Speaking from personal experience, I’ve seen that when I am consumed in the gospel, everything I am called to be toward God and others seems to arise more naturally and passionately. My thoughts and actions are more pure. I see that I am being transformed into the likeness of Christ more and more [1 Corinthians 3:18].
I’ve personally been learning to view everything through the lens of the gospel, specifically through my missional community and life transformation group. And in doing so, I’ve noticed some rather peculiar results, in the sense that these are very unnatural, non-fleshly reactions, opposite of how I would normally think or feel. For example, the selflessness of Christ in laying down himself for me reveals to me his abundant grace. As I understand this, I am now free to be selfless, to give grace to my roommates, my friends, and my family.
If my classmates are struggling to find time to finish a project, the gospel compels me to serve them with food and an extra hand, so that as I sacrifice my money and time, they save their money and time. And If I come home and see that the sink is overloaded with dirty dishes, the gospel compels me to serve my roommates by cleaning up a disaster that wasn’t my responsibility, despite how tired I may be from an exhausting day.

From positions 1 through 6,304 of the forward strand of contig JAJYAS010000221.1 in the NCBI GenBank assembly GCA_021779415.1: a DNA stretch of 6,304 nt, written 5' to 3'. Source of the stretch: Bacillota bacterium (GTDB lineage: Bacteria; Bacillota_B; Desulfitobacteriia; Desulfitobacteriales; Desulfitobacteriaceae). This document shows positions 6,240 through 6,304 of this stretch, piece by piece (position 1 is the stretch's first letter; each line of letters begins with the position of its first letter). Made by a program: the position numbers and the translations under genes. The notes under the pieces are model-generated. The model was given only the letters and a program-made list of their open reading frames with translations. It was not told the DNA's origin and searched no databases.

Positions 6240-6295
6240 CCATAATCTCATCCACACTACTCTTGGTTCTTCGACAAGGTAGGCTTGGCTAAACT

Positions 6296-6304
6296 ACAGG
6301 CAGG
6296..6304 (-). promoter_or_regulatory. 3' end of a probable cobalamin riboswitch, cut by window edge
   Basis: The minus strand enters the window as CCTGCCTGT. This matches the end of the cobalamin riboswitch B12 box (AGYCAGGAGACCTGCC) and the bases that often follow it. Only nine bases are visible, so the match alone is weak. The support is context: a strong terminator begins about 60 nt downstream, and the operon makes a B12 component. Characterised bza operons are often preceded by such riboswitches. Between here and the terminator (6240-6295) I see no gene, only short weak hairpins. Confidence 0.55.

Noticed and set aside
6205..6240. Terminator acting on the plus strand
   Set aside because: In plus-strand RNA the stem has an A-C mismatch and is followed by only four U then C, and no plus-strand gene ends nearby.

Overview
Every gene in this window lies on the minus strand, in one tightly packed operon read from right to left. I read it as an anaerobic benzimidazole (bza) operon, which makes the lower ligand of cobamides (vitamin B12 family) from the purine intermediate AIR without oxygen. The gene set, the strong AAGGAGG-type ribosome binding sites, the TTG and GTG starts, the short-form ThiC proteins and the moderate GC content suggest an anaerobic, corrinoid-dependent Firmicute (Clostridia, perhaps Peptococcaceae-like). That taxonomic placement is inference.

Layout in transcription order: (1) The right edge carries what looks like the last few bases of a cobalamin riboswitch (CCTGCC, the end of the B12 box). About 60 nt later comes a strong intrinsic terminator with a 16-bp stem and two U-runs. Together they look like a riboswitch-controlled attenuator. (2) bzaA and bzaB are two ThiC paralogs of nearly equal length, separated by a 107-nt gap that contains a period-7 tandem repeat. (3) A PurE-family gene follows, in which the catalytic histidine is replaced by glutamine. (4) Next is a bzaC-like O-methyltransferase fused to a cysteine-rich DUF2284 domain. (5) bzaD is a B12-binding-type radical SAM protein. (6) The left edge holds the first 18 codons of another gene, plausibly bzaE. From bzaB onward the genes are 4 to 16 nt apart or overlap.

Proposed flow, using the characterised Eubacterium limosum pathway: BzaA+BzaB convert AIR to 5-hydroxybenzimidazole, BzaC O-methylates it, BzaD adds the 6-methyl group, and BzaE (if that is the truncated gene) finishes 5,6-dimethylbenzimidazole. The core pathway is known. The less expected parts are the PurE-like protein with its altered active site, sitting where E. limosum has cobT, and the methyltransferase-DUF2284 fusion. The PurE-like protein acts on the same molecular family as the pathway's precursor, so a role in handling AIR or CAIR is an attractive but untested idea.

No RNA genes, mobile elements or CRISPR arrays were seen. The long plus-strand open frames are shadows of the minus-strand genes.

It is no longer about me. It is not about my comfort, my rights, or my well-being. Instead, it is about imitating Christ to others, imitating my Savior who willingly left behind all the comfort, all the rights, and all the lavish blessings of heaven to come and die a humiliating death for sinners like me.
And these are just a few, very small practical examples of tangible results. And slowly, these things have started to become more normal for me, from what was once unnatural to something natural. While there is still a long, long way to go for me, I’ve already noticed the daily remembrance of the gospel to be absolutely life changing.
The Power Of God
“For I am not ashamed of the gospel, for it is the power of God for salvation to everyone who believes.”
Paul teaches that the gospel is essentially the power of God in verbal form. Think about that for a second. I hope that blows your mind because my mind is blown into crumbs. The gospel is the power of God in verbal form.
This means there is inherent power in the truth of the gospel. The reality is that God sent his perfect Son to earth, to be unjustly slaughtered on the cross for our sins. And now, because He has risen and triumphed over death, we have His righteousness and His victory. Depraved man is now invited into an eternal relationship with a holy and infinite God.
I pray that we understand the gravity of this gospel. May the Truth always be at the center of our hearts! Because it is saturated with His power, we should be compelled to preach this daily—to ourselves and to our friends. After all, is it not by far the best news you have ever heard?
The gospel is so amazing.
“Wretched man that I am! Who will deliver me from this body of death? Thanks be to God through Jesus Christ our Lord!”